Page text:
It's a beautiful preserve, owned and managed by the National Audobon Society, who first started sending seasonal wardens there in 1912 to help protect plume birds, then hunted enmass (almost to extinction) solely for their feathers. It offers a raised boardwalk that meanders 2.25 miles through Pinelands, Freshwater Marshes, Prairies, and Harwood Hammocks, as well as the largest remaining virgin Cypress Strand in the Country. It's also unique in that these terrains all border in a relatively small area (the parks entire land-holding is 11,000 acres).
The morning started off cold, windy and rainy (monocromatic) but the Sun finally made it out about halfway through our trip, which brought some much welcome warmth and color ...
|Baby Alligator (in tank at the Welcome Center)|
|Looking up through the winter-bare Cypress|
|Cool Moss on Boardwalk|
editorial correction: It's not moss, it's Lichens - specifically "Cladonia Leporina"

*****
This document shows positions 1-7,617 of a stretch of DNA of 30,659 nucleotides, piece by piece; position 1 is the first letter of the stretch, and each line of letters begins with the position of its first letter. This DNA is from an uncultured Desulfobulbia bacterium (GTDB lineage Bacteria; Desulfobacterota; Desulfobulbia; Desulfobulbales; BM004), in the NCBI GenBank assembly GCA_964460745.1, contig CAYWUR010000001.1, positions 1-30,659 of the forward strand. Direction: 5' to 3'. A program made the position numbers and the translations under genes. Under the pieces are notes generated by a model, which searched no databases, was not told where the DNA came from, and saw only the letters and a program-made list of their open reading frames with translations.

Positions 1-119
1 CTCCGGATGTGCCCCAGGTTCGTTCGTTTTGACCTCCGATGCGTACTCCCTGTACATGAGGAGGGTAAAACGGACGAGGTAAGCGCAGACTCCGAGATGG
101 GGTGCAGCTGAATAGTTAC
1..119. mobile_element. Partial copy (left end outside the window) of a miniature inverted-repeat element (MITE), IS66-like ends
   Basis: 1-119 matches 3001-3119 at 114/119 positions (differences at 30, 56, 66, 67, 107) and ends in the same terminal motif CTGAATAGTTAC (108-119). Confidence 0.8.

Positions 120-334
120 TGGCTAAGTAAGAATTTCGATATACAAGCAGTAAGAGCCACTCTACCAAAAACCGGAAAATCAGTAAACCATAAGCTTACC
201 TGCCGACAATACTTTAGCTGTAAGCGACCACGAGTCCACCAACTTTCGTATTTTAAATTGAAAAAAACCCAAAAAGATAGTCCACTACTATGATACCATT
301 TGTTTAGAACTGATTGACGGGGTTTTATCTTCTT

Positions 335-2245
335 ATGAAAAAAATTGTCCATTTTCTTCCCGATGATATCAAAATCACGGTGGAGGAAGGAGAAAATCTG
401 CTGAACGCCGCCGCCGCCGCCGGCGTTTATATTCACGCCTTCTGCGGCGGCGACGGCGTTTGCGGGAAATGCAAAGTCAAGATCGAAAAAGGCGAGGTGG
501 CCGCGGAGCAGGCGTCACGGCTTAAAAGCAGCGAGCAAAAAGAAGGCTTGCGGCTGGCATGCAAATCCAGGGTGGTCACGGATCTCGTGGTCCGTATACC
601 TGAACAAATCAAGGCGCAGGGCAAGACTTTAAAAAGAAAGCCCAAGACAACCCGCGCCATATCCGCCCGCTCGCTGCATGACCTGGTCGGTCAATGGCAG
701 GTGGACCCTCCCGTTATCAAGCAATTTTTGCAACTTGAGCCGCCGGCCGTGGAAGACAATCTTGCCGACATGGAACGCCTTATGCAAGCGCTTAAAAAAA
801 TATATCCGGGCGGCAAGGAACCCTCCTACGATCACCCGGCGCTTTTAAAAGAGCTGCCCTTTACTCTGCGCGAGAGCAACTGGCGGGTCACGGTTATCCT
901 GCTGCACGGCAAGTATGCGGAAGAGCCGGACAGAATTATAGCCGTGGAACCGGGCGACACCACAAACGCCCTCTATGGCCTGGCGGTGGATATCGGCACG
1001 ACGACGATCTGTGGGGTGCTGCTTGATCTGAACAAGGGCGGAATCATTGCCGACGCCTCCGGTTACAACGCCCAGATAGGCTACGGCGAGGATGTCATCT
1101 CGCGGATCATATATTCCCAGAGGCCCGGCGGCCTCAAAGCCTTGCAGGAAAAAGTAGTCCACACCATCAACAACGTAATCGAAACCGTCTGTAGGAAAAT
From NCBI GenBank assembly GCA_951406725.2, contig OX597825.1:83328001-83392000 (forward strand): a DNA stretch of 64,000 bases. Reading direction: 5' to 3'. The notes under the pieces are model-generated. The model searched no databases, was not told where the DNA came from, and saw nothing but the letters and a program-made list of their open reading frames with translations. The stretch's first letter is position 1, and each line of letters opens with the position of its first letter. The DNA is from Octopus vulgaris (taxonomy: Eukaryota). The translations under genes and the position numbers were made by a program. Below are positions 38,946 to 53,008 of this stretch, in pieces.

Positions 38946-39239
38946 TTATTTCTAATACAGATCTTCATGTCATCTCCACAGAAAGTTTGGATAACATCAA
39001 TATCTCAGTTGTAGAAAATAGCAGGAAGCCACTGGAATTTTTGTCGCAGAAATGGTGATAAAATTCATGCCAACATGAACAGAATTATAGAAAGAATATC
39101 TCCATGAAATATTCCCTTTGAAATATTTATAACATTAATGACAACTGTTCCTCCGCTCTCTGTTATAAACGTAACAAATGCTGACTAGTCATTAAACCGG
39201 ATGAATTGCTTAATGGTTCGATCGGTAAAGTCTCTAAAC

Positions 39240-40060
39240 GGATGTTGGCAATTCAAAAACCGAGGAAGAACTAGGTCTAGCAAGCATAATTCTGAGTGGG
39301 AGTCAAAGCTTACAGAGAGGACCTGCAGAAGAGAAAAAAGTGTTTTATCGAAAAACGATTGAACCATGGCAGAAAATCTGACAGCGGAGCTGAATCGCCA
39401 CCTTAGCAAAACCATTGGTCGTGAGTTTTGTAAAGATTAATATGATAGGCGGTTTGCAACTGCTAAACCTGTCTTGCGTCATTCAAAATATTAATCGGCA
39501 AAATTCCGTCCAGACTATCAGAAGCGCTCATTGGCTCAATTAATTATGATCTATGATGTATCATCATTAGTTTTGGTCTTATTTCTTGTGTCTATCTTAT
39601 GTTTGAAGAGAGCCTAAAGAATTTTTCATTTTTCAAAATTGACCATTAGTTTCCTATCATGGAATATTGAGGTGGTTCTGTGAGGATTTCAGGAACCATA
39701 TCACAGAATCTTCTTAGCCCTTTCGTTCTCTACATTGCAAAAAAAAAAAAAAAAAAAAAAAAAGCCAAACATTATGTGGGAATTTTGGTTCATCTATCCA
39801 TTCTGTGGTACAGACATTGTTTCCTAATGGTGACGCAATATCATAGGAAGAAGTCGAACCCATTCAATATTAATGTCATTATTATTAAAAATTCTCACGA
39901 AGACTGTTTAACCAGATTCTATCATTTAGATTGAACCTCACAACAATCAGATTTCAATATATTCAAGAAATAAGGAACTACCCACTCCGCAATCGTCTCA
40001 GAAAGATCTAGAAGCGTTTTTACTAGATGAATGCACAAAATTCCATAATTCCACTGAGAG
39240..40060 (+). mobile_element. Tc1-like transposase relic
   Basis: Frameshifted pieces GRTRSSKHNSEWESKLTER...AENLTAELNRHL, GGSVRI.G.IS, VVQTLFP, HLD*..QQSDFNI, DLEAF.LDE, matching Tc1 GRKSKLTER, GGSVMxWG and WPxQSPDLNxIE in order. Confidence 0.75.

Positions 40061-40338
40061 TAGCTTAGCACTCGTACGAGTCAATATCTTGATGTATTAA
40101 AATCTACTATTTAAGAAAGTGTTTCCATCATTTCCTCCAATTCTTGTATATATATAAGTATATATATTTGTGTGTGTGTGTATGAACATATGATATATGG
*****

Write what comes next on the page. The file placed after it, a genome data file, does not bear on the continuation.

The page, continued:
(aka: Match-Sticks or British Soldiers)
|The green coating on the water is actually types of fern |
called Small Duckweed & Salvinia (it's not algae)
|N - O |
(can you see it?)
|Anhinga aka: Water-Turkey or Snake-Bird ... Their feathers don't have oils |
that keep most birds dry and warm. It makes them excellent divers;
but they must dry their feathers after each swim.
I'm not sure why it's been so many years since we last visited this wonderful place, but we're looking forward to going back early summer (hopefully before the skeets arive!). I've got a few more pics to share on another post, so ... "To Be Continued" :)